The truth is way out there
The Nut lives just outside a small town called Paradise, a few miles northwest of Fort Worth. With his wife of more than 30 years, The Nut inhabits 25 acres of land deserving of its proximity to a town called Paradise, because even the still, damp air of summer feels light and sweet here. The sunsets are a brighter shade of pink in the Wise County town of Springtown; the grass grows a little greener. The Nut's home resembles a log-cabin bohemian retreat, with a gurgling fountain, sky-high sunflowers, a greenhouse and garage out back in which The Nut houses a cannon and a 1930s Mercedes-Benz, and a pointed roof making it look like something out of Hansel and Gretel.
Walk out the front door, and you will find yourself on a mile-long path that snakes through lush, untouched woodlands. Grasshoppers leap and bound by the thousands; the knee-high grass, still damp from late-spring and early-summer rains, is alive. About halfway on this walk, you stumble out of the forest and find yourself perched atop what can only be deemed a cliff, which overlooks solid fields of neon green, each divided by straight rows of trees that look like fences. Somewhere down there among the brambles and bushes, says The Nut, is a creek that divides this land, which exists to disprove the notion that North Texas' countryside is nothing but arid flatland and barbed-wire fences.
The Nut--with his short pants and denim shirt and hiking boots and straw hat and walking cane--and his four dogs walk up here when it's time to think, to clear the brain and focus on shadow governments and assassinated presidents and spacemen who live among us.
"This," says The Nut, pointing toward the spectacular horizon, "is where I come to be alone."
It is hard to reconcile such a placid, idyllic setting with the man who has lived on it since 1979. For a decade, The Nut--who has a name, Jim Marrs, a most appropriate moniker for a man who not long ago wrote a book titled Alien Agenda: Investigating the Extraterrestrial Presence Among Us--has been among the most high-profile of conspiracy theorists, though he would prefer you refer to him as a "truth seeker."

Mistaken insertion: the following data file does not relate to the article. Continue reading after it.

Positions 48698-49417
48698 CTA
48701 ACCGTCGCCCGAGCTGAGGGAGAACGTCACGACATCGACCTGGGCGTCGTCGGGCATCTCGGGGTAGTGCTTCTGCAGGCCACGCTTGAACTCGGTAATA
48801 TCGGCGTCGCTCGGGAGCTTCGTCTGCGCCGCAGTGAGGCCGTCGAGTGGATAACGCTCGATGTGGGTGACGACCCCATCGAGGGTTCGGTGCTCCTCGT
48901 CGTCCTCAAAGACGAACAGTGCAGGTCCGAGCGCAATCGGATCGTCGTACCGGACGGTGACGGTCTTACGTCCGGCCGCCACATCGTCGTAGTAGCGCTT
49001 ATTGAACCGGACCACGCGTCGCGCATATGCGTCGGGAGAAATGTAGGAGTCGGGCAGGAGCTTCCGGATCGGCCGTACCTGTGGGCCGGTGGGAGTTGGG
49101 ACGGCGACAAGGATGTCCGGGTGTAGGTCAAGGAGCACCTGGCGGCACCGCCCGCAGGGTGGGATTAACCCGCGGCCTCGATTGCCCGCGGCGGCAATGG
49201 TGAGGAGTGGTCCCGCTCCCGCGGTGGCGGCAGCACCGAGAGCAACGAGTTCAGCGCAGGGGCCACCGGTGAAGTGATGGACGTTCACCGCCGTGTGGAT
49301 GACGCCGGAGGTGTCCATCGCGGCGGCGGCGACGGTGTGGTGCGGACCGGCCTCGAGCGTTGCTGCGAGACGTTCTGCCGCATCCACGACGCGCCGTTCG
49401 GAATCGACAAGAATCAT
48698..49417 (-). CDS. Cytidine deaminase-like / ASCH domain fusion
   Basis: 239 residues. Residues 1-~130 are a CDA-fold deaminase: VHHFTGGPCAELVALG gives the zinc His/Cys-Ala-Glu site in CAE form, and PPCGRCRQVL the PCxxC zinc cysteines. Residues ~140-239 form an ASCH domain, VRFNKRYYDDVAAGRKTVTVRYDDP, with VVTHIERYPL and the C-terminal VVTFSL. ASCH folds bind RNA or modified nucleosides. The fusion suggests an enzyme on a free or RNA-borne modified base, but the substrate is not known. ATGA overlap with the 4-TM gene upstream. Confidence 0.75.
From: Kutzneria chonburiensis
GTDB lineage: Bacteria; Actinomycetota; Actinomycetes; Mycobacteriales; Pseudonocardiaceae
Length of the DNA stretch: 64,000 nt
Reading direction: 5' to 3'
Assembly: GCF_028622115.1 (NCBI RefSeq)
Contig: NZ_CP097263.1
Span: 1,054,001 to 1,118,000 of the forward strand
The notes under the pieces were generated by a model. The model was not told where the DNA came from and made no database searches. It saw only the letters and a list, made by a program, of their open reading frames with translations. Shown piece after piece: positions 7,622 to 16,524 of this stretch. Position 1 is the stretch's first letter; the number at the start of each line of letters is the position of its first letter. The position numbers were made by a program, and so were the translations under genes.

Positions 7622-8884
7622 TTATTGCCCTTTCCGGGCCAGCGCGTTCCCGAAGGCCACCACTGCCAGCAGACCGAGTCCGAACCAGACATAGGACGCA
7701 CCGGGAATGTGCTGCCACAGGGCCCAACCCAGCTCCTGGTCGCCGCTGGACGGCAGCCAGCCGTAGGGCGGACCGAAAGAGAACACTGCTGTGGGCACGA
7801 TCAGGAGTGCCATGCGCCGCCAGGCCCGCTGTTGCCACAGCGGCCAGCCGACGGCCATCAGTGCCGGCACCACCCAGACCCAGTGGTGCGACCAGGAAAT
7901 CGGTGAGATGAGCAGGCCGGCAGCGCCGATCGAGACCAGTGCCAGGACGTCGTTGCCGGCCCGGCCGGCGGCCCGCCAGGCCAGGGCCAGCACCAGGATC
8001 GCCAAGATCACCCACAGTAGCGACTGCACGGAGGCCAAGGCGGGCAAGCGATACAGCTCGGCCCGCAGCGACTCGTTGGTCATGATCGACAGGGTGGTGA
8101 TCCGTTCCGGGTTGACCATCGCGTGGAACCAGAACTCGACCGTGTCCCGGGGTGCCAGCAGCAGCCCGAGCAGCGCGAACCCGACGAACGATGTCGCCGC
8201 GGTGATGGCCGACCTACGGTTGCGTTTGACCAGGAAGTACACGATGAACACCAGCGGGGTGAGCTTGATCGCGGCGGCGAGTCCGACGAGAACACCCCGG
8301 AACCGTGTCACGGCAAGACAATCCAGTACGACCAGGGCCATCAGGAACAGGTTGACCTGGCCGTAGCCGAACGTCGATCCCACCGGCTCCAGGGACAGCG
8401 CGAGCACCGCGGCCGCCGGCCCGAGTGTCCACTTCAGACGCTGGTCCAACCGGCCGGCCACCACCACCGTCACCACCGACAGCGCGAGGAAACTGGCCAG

Ever since the publication of his first book--1989's best-selling Crossfire: The Plot That Killed Kennedy, a compendium of theories about who really murdered John Fitzgerald Kennedy in Dallas--Marrs has been the poster boy for those who believe, and those who do not. His reputation was cemented in (Oliver) Stone in 1990: When the director bought Crossfire and hired Marrs as an advisor on JFK, the author became the go-to guy for True Believers in search of a totem.
Yes, Marrs is given to rambling monologues about all manner of subjects--from the government's cover-up of the Branch Davidian torching in Waco to the crash of TWA Flight 800 to doubts about William Shakespeare's authoring of his plays. But he remains a good ol' boy from Fort Worth who speaks with the soft, warm twang of a man born and bred and bound to the land on which he was raised. Marrs charms with a friendly grin. Talk to him long enough, a few hours, and he will make you doubt your own existence.
"Jim is a very affable, likable guy," says one old friend of his. "He reminds me of Santa Claus."
Marrs, a former journalist for the Fort Worth Star-Telegram, has been vilified in the mainstream media and glorified on the Internet. Depending upon whom you believe, he's either a man who views the world through "the warped prism of conspiracy theory" (Publishers Weekly, in March of this year) or who writes "must-read[s] for the entire population of America." The latter comes from a fan on amazon.com reviewing Marrs' latest book, the just-published Rule by Secrecy: The Hidden History That Connects the Trilateral Commission, The Freemasons, and the Great Pyramids.
Either way, Jim Marrs can't be ignored. Few in this country shout about The Truth louder than he.
"Years ago, when I was trying to tell people there was a big conspiracy to kill Kennedy, I was the nut, the fringe guy, the conspiracy theorist, the buff, but I'm used to it," Marrs says, sitting at a table in his dining room. He is surrounded by trinkets from trips to Tibet, a page from the Gutenberg Bible printed on the Gutenberg press, family portraits of wife Carol and the couple's two grown daughters, Civil War memorabilia, a piano that goes untouched most of the time, and an old coal stove that heats the home in the winter. No Kennedy autopsy photos or drawings of giant-headed aliens adorn the walls.